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Expert: Canada needs to reconcile contradictions in policy toward China

By RENA LI in Toronto | China Daily Global | Updated: 2021-05-17 10:50

Canada should reconsider its approach toward China because while it is reaping the benefits of trade with the Asian nation, it allows its deference to the United States to undermine the relationship, according to an international affairs expert.

"So, on one hand, we have an empirical reality that suggests that we have a workable, functional, economic relationship with China. On the other hand, we have a security agenda that's suggested (that) under no circumstances should we not only not trust China, we shouldn't even be working with them; we should be de-linking from their economy; we should treat them as a security threat," said David Carment, a professor at Carleton University's Norman Paterson School of International Affairs.

"We cannot rely solely on experts who clearly have hidden agendas. The best bet for Canada is to hedge their bets (and) play both sides," said Carment, who spoke at a recent webinar on Canada-China relations held by the Institute for Peace & Diplomacy.

"We need to understand how we can advance our economic interest while not allowing the security discourse dominate and skew our foreign policy choices into avenues that are ultimately counterproductive," he said.

Since Canada arrested Huawei Technologies executive Meng Wanzhou on behalf of the United States in December 2018, it has been caught between two superpowers and is absorbing the punishment. 

"Canada's stuck between partisan politics on the one hand and pursuing interest-based foreign policy on the other," he said.

"What we have is essentially a vacuum of leadership regarding very similar issues. It's being dominated by groups who clearly see that there's some advantage in securitizing our foreign policy vis-à-vis China," said Carment. "So now we have to contemplate whether we wish to support the US in its efforts to contain China and de-link from the Chinese economy. And there are a number of reasons why that's problematic and not in Canadian interests."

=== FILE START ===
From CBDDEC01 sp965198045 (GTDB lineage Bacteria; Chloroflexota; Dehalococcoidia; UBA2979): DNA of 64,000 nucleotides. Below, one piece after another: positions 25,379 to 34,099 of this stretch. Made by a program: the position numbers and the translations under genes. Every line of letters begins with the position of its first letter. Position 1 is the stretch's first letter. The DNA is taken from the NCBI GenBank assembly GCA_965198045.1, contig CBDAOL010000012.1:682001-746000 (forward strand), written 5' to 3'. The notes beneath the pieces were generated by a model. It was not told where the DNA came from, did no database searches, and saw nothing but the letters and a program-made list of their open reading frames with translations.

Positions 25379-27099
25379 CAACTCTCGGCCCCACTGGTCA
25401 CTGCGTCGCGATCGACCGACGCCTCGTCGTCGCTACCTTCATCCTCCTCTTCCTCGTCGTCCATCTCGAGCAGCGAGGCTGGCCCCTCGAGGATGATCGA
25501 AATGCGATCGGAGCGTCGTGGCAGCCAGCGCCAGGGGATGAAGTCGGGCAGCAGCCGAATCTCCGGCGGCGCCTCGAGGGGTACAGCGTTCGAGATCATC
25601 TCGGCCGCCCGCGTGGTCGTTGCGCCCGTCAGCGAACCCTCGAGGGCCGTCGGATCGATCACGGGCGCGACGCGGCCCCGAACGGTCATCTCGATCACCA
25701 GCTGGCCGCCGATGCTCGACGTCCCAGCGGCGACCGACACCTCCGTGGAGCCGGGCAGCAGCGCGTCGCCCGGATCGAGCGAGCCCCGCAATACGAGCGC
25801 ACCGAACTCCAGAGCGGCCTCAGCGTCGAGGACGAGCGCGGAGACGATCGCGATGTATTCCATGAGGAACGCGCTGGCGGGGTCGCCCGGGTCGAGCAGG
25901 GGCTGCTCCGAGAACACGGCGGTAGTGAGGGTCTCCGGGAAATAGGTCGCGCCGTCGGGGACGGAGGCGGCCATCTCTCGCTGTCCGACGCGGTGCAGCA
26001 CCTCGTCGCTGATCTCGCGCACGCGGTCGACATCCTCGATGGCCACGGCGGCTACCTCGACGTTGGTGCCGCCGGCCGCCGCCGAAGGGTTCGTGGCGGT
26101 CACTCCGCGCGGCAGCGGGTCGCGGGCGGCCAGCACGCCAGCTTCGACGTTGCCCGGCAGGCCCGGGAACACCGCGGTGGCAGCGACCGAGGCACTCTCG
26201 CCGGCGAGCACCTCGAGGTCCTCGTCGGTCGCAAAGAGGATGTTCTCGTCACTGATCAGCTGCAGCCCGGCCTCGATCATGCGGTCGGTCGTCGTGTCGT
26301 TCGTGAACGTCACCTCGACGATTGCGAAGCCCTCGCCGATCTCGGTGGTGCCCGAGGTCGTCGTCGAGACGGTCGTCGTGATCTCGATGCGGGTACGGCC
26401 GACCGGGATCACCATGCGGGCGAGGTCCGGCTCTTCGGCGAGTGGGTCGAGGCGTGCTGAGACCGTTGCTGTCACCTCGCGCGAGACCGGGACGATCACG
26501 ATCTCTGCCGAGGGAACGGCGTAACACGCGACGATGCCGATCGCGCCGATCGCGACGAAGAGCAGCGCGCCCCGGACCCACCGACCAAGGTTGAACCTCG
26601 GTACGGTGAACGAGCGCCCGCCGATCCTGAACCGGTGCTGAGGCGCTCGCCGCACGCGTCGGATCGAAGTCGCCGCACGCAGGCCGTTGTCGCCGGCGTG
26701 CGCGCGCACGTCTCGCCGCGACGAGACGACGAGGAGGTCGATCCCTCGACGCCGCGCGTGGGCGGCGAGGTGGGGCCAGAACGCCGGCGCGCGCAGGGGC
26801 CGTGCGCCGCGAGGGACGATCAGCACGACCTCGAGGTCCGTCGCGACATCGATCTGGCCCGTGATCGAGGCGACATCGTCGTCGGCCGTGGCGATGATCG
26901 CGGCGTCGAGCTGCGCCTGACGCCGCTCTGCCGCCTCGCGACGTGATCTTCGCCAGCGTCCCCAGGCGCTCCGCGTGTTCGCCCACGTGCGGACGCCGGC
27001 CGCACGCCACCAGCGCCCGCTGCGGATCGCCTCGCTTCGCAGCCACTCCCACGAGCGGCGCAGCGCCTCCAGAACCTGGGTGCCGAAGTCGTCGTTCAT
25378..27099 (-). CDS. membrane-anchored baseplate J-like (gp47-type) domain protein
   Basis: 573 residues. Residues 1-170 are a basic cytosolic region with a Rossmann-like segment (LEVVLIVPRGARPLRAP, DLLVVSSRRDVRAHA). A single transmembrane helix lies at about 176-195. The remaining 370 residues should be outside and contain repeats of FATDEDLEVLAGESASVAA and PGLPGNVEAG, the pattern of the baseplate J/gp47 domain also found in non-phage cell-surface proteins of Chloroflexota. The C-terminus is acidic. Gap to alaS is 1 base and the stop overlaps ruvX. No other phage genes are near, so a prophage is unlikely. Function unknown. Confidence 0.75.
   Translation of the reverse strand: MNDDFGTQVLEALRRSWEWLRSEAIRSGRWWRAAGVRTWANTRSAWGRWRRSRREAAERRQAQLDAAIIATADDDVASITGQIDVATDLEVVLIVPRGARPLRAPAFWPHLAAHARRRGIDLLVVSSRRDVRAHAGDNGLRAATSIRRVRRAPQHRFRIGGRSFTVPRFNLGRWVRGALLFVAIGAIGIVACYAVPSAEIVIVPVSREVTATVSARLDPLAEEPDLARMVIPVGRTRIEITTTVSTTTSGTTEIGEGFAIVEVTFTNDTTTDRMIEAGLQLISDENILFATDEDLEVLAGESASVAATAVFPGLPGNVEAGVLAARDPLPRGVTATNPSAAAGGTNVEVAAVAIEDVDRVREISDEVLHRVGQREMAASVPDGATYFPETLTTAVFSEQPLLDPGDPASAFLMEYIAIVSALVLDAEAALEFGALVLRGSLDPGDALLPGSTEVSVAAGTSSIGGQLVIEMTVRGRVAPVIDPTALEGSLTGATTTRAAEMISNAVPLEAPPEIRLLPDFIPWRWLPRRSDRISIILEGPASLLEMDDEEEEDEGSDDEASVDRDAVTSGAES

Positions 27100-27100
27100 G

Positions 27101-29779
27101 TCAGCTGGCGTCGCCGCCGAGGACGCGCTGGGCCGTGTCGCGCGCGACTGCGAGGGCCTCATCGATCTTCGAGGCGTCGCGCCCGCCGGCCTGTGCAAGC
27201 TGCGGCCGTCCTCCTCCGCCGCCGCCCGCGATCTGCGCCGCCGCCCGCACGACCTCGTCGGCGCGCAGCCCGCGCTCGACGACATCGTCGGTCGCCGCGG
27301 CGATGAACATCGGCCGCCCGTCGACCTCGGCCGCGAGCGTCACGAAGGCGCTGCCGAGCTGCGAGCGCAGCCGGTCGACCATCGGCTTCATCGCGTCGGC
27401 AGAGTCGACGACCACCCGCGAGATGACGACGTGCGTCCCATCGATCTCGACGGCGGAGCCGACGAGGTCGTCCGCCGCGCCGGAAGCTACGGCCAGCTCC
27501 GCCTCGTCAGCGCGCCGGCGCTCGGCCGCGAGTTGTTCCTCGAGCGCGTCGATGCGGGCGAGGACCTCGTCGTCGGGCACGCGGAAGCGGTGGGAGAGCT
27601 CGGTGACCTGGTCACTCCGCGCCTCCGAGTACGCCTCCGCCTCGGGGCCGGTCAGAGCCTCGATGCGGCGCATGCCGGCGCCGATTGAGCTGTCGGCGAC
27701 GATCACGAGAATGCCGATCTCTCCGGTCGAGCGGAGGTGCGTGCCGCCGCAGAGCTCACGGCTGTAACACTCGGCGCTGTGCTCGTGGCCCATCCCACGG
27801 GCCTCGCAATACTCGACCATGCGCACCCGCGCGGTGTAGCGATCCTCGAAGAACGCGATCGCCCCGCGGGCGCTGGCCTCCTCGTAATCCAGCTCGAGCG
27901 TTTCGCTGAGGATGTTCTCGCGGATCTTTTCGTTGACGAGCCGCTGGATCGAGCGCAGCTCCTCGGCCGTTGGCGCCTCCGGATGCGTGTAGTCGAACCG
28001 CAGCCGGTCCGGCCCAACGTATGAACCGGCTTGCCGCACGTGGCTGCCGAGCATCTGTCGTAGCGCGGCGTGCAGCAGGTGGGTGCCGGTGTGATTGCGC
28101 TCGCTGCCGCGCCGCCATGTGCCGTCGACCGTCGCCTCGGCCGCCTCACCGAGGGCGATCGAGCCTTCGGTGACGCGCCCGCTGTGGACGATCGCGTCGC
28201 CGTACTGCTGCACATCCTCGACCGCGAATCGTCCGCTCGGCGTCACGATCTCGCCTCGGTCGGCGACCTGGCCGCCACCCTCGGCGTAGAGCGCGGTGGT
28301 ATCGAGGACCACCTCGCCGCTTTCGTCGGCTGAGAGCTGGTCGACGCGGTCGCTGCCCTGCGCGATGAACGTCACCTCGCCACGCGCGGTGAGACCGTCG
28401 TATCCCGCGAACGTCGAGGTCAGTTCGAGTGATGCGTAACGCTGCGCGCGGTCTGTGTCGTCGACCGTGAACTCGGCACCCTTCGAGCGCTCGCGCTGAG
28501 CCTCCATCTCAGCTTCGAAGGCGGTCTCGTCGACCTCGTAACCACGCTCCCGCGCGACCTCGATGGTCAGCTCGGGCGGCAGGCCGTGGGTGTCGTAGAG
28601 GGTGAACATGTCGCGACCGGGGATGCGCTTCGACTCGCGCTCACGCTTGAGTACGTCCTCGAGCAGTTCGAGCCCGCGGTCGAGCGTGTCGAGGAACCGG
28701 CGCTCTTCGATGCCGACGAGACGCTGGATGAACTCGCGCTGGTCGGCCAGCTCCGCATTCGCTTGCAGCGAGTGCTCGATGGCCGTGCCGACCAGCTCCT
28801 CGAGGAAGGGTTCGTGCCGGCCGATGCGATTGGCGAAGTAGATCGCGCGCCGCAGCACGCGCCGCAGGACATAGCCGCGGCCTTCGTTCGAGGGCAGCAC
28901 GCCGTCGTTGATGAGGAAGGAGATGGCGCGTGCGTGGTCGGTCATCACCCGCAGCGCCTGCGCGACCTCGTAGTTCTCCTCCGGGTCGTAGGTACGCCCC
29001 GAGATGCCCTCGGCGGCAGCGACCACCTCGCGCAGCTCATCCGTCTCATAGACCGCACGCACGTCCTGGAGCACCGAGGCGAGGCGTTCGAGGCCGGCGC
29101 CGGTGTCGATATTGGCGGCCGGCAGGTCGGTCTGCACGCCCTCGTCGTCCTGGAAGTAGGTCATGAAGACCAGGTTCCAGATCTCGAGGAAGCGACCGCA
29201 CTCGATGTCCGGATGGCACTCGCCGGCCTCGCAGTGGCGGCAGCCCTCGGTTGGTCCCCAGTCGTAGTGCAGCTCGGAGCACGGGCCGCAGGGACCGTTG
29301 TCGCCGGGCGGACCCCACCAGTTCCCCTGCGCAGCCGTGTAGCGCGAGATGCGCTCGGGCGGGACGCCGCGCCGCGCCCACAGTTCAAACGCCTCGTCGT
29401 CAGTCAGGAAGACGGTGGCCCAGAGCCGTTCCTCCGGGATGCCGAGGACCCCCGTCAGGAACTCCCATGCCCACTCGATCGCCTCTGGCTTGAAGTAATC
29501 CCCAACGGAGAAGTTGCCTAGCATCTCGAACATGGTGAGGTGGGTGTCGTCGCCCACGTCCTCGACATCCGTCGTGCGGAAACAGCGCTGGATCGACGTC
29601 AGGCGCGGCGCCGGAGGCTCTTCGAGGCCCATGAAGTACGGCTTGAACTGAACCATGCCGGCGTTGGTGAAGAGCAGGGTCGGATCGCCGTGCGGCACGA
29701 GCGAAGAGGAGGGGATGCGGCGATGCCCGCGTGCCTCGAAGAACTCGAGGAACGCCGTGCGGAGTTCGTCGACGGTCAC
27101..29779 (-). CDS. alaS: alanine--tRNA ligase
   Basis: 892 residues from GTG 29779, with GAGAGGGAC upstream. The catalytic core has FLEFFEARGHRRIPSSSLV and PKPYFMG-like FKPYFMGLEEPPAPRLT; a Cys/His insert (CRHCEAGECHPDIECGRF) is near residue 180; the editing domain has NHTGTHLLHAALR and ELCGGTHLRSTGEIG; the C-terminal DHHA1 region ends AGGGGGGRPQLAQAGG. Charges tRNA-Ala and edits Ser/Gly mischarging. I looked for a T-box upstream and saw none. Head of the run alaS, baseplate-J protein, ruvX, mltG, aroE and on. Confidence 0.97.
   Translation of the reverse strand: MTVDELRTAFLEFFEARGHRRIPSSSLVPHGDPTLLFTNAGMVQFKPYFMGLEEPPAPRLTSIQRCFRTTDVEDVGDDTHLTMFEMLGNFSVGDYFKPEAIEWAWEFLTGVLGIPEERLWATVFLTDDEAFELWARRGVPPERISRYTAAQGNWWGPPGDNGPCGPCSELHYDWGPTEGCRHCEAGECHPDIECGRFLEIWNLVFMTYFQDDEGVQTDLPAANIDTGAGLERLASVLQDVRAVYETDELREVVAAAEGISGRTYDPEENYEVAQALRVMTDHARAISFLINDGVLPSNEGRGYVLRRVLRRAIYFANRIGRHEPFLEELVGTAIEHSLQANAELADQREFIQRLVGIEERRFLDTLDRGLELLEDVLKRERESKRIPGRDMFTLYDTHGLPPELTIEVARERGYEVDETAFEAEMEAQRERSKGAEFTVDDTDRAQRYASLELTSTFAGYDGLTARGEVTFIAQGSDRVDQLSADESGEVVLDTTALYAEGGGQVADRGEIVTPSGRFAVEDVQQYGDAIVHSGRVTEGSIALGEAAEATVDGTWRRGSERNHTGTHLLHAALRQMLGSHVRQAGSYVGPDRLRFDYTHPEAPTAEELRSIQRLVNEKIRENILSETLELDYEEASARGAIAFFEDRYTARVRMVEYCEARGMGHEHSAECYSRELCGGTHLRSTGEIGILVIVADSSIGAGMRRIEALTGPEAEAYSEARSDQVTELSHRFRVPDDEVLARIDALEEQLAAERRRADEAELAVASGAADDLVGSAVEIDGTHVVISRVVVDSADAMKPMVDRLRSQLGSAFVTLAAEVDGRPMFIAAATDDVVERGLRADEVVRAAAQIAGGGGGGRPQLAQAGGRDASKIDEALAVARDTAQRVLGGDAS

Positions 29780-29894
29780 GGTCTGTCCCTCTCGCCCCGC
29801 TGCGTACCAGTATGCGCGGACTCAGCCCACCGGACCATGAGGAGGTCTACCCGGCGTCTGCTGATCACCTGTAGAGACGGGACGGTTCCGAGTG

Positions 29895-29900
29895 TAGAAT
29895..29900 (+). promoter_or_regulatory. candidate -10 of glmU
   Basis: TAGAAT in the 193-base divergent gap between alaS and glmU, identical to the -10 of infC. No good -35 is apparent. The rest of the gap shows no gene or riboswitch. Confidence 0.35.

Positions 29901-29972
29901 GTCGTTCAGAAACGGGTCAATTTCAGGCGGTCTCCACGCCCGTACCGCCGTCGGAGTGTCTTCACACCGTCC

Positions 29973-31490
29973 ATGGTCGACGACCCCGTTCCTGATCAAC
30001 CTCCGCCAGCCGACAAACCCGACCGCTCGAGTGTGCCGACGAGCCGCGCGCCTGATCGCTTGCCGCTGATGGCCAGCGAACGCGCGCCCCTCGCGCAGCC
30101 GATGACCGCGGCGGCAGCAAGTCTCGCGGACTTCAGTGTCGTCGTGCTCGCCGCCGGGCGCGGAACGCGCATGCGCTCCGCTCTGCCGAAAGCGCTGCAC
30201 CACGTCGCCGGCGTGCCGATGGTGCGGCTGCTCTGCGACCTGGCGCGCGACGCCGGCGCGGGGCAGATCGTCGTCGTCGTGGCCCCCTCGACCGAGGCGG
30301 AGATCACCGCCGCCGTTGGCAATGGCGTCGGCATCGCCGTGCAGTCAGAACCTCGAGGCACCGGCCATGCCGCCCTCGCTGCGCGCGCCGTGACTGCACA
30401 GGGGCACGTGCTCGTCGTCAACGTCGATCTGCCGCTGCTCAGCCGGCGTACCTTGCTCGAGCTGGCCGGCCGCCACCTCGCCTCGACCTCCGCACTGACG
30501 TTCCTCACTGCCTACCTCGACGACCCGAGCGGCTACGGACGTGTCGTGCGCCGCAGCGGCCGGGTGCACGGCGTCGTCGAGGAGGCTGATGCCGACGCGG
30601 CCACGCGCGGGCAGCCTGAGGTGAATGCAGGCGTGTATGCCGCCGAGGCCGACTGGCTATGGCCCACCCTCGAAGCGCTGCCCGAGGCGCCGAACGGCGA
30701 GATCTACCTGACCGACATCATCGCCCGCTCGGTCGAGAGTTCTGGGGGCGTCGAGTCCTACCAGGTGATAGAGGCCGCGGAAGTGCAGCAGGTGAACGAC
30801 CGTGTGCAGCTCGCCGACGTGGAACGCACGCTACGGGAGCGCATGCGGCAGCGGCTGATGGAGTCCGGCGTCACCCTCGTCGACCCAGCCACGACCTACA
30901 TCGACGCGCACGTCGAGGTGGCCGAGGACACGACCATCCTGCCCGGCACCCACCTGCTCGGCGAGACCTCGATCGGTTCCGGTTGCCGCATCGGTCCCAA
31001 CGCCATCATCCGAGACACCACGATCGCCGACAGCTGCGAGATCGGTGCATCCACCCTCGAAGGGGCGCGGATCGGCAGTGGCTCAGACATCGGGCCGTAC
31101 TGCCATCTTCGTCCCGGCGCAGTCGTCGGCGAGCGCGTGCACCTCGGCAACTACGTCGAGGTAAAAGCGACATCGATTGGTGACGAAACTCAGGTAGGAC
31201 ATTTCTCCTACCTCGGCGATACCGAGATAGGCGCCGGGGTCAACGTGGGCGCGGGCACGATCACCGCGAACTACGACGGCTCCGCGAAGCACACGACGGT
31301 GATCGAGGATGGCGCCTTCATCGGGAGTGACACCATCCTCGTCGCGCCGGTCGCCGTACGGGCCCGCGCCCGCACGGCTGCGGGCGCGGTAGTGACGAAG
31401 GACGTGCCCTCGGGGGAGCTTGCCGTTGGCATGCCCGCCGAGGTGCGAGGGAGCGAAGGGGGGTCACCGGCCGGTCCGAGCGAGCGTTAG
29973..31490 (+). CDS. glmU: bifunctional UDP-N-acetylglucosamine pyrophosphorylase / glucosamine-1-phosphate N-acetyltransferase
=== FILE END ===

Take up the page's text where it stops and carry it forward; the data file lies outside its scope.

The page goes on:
Historically, Canada has always been interested in trade diversification, Carment said. It's been a stated goal of all Canadian governments that have basically tried to engage a globalized economy from the 1970s onward. 

There also is a desire to reduce dependence on the US. That strategy would help ensure that Canada would not get intertwined in disputes with more powerful countries at its own expense, according to Carment.

Canada's current relations with China can really only be interpreted through the lens of the United States, he said. 

"We've seen an example of that through the arrest of Meng Wanzhou," said Carment. "Whether you agree or not, her detention is related to American efforts to weaken technological capacity with China. … If you look at the larger geopolitical problems that the US faces from China, it is deeply concerned about reliance on Chinese technology."

In the last quarter of 2020, Canada saw its exports to China increase, where there was an actual net gain in trade despite the COVID-19 pandemic. Meanwhile, Canada's trade with the US diminished in part because of the closure of its border due to the outbreak.

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